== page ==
Town orders operators of shuttered senior center to leave by Friday

Town orders operators of shuttered senior center to leave by Friday

NORTH PROVIDENCE – Town officials are moving to evict the operators of the Salvatore Mancini Resource and Activity Center.

In a letter hand-delivered to members of the senior center’s board of directors last Friday, Sept. 8, Mayor Charles Lombardi notified the board that it was no longer abiding by the terms of its lease with the town after essentially shutting down services last week.

“We understand that you have previously laid off your employees, and have now ceased operations, and have been advised by the Department of Elderly Affairs that you will no longer be entrusted with the responsibility of providing daily meal service for our seniors,” he wrote.

The town is giving the nonprofit agency until this Friday, Sept. 15, to remove “any and all property belonging to your organization, and otherwise completely vacate the premises,” wrote Lombardi. Any property remaining after Friday will be presumed abandoned and will be disposed of accordingly, he said.

To the extent that there are any damages to the property, town officials will advise the senior center board of those damages and the board will be liable for the amount required to repair them, said Lombardi.

According to the longstanding agreement with the Mancini Center, the lease with the town is automatically terminated when operations cease.

“In accordance with Section 13 (of the lease), we intend to record with the North Providence Land Evidence Records an affidavit setting forth the termination of your interest in the lease, and will provide you with a copy of the affidavit once it has been recorded,” wrote Lombardi.

The mayor and Chief of Staff Dick Fossa inspected the Mancini Center premises on Atlantic Boulevard last Thursday, and the mayor said he will notify the board soon about the results of that inspection.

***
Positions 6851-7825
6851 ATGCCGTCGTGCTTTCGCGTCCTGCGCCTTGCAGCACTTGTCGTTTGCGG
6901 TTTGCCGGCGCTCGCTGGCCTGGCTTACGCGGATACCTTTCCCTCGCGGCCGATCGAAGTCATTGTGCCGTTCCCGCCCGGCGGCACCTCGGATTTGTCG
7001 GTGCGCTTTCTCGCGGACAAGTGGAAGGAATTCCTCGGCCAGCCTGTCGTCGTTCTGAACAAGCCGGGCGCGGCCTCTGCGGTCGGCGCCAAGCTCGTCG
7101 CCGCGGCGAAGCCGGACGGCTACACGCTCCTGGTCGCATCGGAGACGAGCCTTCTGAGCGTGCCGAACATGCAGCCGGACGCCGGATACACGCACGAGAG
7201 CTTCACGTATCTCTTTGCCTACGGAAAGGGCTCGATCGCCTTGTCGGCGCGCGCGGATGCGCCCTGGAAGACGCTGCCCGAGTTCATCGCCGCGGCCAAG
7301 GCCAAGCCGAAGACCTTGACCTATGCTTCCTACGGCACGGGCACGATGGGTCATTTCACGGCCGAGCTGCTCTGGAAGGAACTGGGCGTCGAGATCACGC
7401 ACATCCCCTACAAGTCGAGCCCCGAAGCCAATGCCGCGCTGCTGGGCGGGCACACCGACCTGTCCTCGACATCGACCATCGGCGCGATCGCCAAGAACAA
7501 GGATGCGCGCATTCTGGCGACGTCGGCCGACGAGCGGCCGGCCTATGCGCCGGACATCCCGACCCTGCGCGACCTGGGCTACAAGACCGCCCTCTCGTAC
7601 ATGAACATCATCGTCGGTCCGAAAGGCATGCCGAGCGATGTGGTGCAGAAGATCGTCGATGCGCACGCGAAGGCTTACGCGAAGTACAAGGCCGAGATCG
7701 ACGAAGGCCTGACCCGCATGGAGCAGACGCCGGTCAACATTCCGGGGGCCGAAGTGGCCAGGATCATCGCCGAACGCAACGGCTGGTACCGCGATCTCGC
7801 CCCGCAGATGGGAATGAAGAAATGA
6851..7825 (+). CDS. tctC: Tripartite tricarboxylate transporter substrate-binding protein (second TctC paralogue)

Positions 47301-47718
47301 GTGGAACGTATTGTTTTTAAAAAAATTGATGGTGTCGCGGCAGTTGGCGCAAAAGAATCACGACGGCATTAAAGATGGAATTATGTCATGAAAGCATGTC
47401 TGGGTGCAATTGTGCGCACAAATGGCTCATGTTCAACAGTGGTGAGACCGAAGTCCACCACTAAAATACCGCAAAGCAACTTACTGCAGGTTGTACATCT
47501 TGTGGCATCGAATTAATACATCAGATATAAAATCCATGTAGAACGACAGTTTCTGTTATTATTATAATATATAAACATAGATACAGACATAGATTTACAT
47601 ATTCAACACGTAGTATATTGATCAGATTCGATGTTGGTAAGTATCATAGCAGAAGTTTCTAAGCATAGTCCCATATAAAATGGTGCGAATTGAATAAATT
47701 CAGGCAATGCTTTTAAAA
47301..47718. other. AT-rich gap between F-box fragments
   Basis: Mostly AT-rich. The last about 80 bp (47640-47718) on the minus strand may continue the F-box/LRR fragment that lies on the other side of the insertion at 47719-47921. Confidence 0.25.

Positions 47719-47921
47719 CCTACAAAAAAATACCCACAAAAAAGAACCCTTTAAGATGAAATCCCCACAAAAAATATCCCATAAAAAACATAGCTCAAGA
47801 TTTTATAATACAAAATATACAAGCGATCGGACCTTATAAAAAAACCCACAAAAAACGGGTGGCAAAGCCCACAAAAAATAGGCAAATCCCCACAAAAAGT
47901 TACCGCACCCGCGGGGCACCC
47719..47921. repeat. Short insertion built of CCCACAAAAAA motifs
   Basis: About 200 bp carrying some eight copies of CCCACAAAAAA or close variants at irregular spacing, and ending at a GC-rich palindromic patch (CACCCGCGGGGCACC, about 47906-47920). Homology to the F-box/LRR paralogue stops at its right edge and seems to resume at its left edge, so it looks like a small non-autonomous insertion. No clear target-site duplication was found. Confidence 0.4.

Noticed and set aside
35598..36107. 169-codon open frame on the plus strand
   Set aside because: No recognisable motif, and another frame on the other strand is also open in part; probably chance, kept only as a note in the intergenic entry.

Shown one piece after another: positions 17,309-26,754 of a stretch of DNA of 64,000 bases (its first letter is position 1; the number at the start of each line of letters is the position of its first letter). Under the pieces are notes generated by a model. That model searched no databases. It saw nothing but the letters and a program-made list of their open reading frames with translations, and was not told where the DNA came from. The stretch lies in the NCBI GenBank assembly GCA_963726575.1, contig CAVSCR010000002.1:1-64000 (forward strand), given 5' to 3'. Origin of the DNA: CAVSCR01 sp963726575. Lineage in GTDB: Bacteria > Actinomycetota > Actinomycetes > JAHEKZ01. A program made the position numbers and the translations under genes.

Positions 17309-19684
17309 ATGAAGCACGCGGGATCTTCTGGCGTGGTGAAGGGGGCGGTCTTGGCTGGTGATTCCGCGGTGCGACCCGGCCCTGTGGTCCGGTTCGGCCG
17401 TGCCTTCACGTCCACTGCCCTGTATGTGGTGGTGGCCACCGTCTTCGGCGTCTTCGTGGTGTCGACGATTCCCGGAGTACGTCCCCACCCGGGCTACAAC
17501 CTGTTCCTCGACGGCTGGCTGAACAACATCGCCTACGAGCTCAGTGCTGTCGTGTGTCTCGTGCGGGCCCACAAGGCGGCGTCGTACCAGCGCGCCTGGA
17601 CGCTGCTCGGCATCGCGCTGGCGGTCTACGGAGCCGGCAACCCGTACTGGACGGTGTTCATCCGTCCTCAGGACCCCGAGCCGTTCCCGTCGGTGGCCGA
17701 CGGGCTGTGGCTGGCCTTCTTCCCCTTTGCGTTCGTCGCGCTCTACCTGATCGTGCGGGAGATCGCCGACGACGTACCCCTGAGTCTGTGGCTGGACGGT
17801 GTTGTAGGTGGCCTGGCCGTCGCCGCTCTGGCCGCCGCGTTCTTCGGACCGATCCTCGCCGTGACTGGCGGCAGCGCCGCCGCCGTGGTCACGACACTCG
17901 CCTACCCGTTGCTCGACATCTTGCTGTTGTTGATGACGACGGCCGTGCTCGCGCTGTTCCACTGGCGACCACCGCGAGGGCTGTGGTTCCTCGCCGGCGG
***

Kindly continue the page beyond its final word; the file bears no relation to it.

It’s unfortunate, wrote Lombardi, that “the actions of a few individuals” in not releasing certain financial information requested by town officials led the Town Council to de-fund the center in June.

Executive Director Karen Testa Leone deferred comment on the situation to board member John Fleming, who could not be reached this week.

Lombardi told Fleming and the board that, “despite the failure of your organization,” the town has resolved to maintain necessary services. Food services officially kicked off at the new recreation building at Camp Meehan/Notte Park on Monday, he said.

“While we have made interim arrangements to do so at Camp Meehan, it is our intention to occupy the former senior center premises and resume providing, at that location, all the services and amenities our seniors richly deserve and have come to expect,” he wrote to Fleming.

Meghan Connelly, chief of program development for the Rhode Island Division of Elderly Affairs, said in a letter dated last Thursday, Sept. 7, to Lombardi saying that the agency was notified on Aug. 31 that staff at the Mancini Center were planning to suspend the meal site after Sept. 6.

“Working collaboratively, Blackstone Health, the Department of Elderly Affairs and the town of North Providence were able to plan for an alternative meal site with minimal disruption in service to clients,” she wrote.

Based on conversations with Mancini Center staff on Sept. 5, “it is clear we have been and likely will continue to receive conflicting messages regarding (the center’s) level of service moving forward,” wrote Connelly. As a result, Sept. 6 was the final date of service at the Mancini Center.

The dispute over the funding and operation of the Mancini Center has dragged on for three years as town officials have repeatedly said that the center wasn’t providing all documentation on the center’s finances. They questioned discrepancies in the financial information they were provided, including on bingo revenues.

The board at the Mancini Center took the town to court over the matter.

Town officials had proposed a takeover agreement for Oct. 1, but board members gave no indication about whether they would accept it, instead saying that they would shut down operations Sept. 6 if they couldn’t reach a deal.

The Town Council voted in this year’s budget deliberations to cut the $510,000 the town previously provided to the center for its $700,000 budget.

Testa and volunteers initially said they would try to keep operating the center without the town funding.

Lombardi says he thinks he can run the center on about half of its previous $700,000 budget.


Wouldn't the $185k that the former acting chief of police got as a kiss in the mail on his way out the door, for essentially NOT doing his jog, methinks that $$ could have been put to better use, like serving our seniors...

Strange days indeed, most peculiar...

Well, I guess we know who the new Executive Director will be until a new Acting Executive Director is appointed.